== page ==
Three area NDPers back Topp as leadership hopeful tours Kamloops

Mike Youds / Kamloops Daily News
October 28, 2011 01:00 AM

Brian Topp, considered to be the frontrunner to succeed Jack Layton as federal NDP leader, speaks with staff at the Centre for Seniors Information on Friday. Fraser-Nicola MLA Harry Lali looks on.

Three prominent New Democrats threw their support behind leadership candidate Brian Topp Friday when the political strategist and former labour leader toured through Kamloops.

Fraser-Nicola MLA Harry Lali, three-time federal candidate Michael Crawford and constituency association president Gary Worth said they're backing Topp in the leadership election to be held in March.

"Nobody's going to be elected leader without doing well in B.C.," Topp said. "We're talking with people about what our party is all about."

After running the B.C. NDP's campaign in last fall's provincial election and being elected federal party president in June, Topp was the first to declare his candidacy as a successor to the late Jack Layton. He is the perceived frontrunner and the first candidate to visit the city.

"Nobody could replace Jack Layton. Not even Jack Layton could replace Jack Layton," he said, pointing out that Layton's popular appeal developed through his years as leader. "What we can do is carry on with his work."

Topp has already drawn significant support from party stalwarts, such as former leader Ed Broadbent, even though he has no parliamentary experience. He supported Broadbent when he joined the party more than 30 years ago. Two former B.C. NDP leaders, Carol James and Dawn Black, are also supporting Topp.

"It's about turning the lights back on in Ottawa and standing up for seniors - helping seniors live at home with dignity," he said while visiting the Centre for Seniors Information at Northills Shopping Centre. Brenda Provost, centre manager, made her case for stable funding of home-care programs for seniors.

"By supporting programs like this, we are saving money for the public sector and helping people live with dignity."

He made the most provocative promise of the race to date when last week he advocated higher personal income taxes for wealthy Canadians. Some saw that as a bold and laudable promise while others wondered if it might hinder the party in its ambition of forming the next government.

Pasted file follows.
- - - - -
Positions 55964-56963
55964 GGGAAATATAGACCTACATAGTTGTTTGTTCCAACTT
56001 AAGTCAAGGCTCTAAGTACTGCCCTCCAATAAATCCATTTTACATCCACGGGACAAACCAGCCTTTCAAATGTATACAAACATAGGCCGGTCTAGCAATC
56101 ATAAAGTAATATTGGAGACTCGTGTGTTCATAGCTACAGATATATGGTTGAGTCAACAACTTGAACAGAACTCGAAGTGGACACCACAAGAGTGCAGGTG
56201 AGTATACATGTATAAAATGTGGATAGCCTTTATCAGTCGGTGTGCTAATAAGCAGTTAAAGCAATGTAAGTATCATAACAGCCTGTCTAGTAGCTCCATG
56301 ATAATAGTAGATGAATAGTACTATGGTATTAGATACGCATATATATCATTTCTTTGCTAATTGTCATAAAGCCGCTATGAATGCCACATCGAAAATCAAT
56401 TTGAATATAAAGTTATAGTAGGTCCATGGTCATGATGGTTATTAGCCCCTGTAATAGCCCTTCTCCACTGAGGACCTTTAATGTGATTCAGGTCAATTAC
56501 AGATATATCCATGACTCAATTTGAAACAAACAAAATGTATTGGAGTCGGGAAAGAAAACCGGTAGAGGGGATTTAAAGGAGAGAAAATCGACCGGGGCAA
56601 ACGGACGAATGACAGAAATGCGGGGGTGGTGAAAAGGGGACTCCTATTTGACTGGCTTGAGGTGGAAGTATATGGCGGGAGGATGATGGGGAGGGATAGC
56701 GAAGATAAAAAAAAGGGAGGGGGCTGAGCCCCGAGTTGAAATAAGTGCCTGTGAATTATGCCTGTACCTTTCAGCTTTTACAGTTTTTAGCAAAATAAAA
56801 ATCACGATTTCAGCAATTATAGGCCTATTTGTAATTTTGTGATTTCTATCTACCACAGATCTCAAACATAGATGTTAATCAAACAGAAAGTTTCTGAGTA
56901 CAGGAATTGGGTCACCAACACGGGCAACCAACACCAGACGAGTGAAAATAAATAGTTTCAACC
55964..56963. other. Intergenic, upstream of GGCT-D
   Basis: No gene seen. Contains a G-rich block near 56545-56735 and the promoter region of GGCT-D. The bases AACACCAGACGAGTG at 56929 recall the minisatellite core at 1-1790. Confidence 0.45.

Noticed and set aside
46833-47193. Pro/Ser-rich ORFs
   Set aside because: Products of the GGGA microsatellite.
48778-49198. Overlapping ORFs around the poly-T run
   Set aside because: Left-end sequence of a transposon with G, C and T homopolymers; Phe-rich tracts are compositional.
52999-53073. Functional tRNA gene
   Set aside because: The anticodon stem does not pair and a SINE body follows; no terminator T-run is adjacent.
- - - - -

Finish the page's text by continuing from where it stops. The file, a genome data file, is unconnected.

"I think the good people of Kamloops and B.C. agree," Topps said. "We've got billions of dollars lying around. There are more important things to do with that money. I think that is fairly widely agreed to in our party and by the people of Canada."

It was clear from the brief media scrum in Kamloops, that Topp links the Occupy protests worldwide with political potential. He said he supports their right to speak out.

"The playbook has gone too far," he said, citing an ever-widening disparity between rich and poor. "The very wealthy people of the country are hording too much wealth. We need a government of Canada that turns the lights back on. It's people first, not the wealthy first."

Topp was criticized Thursday by B.C. Liberal MP John Les for favouring parliamentary seat increases in Quebec, where population growth does not justify an increase, at the expense of B.C., which is slated for six more seats. However, he said his message has been consistent.

"I'm saying exactly what I was saying yesterday and that is I'm very happy to see progress on this file. Adrian Dix spoke up right away for B.C. People in government need to listen to all the voices."

Peggy Nash, Toronto MP and NDP finance critic, declared her candidacy for the top party post Friday, making it's a seven-way race that also includes deputly leader Thomas Mulcair, Quebec MP Romeo Saganash, B.C. MP Nathan Cullen, Ottawa MP Paul Dewar and Nova Scotia pharmacist Martin Singh.

"This is not about the candidates competing against each other or working against each other. This is about defeating Stephen Harper. One of the great things about this race is it's a chance to highlight our team. There's a cabinet in that caucus."

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